There are four methods of presentation:
- The Impromptu Speech
- The Memorized Speech
- The Manuscript Speech
- The Extemporaneous Speech
The Impromptu Speech
This is the speech given off the cuff, that is, with no preparation.
- No preparation required
- Result is often rambling and incoherent
- There may not be enough time available for adequate research or audience analysis
The Memorized Speech
The speech is written out word for word and committed to memory.
- Permits maximum use of delivery skills
- Permits little or no adaptation during delivery
- Recovery is difficult if you make a mistake
- Speech may sound memorized
- Time consuming to prepare
The Manuscript Speech
The speech is written out and read from the text.
- Appropriate when extremely careful wording is required
- Lacks freshness and spontaneity
- Difficult to react to audience feedback
- Speech may sound stilted because of the use of more formal written language
An extemporaneous speech is a speech given from notes. It represents a middle course between the memorized speech and the impromptu speech.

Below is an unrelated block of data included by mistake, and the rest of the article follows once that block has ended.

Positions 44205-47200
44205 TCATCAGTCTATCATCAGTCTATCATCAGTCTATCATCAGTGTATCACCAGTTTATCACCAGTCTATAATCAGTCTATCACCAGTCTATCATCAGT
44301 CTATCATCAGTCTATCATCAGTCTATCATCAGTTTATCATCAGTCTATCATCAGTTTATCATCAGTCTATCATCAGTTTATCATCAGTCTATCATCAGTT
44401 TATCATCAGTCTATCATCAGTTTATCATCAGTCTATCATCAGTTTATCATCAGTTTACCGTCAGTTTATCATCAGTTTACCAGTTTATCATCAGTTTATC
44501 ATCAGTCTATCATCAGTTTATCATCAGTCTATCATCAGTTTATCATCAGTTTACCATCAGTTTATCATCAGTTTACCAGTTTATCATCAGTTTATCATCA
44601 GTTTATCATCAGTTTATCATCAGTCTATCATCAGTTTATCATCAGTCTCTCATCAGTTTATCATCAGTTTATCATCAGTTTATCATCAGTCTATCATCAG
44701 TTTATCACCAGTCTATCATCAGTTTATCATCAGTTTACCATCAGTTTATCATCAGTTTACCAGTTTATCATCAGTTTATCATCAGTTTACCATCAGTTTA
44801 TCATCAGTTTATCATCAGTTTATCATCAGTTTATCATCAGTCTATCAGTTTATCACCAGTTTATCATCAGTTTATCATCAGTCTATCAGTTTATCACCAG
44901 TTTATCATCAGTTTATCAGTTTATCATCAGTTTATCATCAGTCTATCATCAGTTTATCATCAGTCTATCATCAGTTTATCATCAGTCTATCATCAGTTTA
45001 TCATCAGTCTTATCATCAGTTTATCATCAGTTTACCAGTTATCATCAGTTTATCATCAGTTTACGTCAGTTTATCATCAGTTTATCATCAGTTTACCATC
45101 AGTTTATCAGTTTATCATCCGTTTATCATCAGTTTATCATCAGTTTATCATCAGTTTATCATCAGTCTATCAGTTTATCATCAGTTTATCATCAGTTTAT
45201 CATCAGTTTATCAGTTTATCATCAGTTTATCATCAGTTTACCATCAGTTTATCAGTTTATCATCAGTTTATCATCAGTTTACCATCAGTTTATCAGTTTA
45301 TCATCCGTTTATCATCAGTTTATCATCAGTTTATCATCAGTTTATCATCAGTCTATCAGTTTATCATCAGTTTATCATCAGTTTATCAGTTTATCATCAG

- Nearly as polished as a memorized speech, but more vigorous, flexible and spontaneous
- Generous eye contact and immediate adaptation to the audience are permitted
- Takes less time to prepare than a memorized speech
- Using this method of presentation requires practice
- For most speaking situations use the extemporaneous method of presentation
- Avoid impromptu speaking. But learn to cope with the situation if it is thrust on you.
- Speak from a manuscript when precise wording and exact timing are essential to the situation.
- Maintain oral style and conversational delivery
- Memorize a short important speech only on those occasions where holding a manuscript would be out of place.
- The Speakers Handbook, third edition, Jo Sprague and Douglas Stuart.
- Principles and Types of Speech Communication, tenth edition, Ehringer, Gronbeck, McKerrow, and Monroe.
- Confidence in Public Speaking, fifth edition, Paul Nelson and Judy Pearson.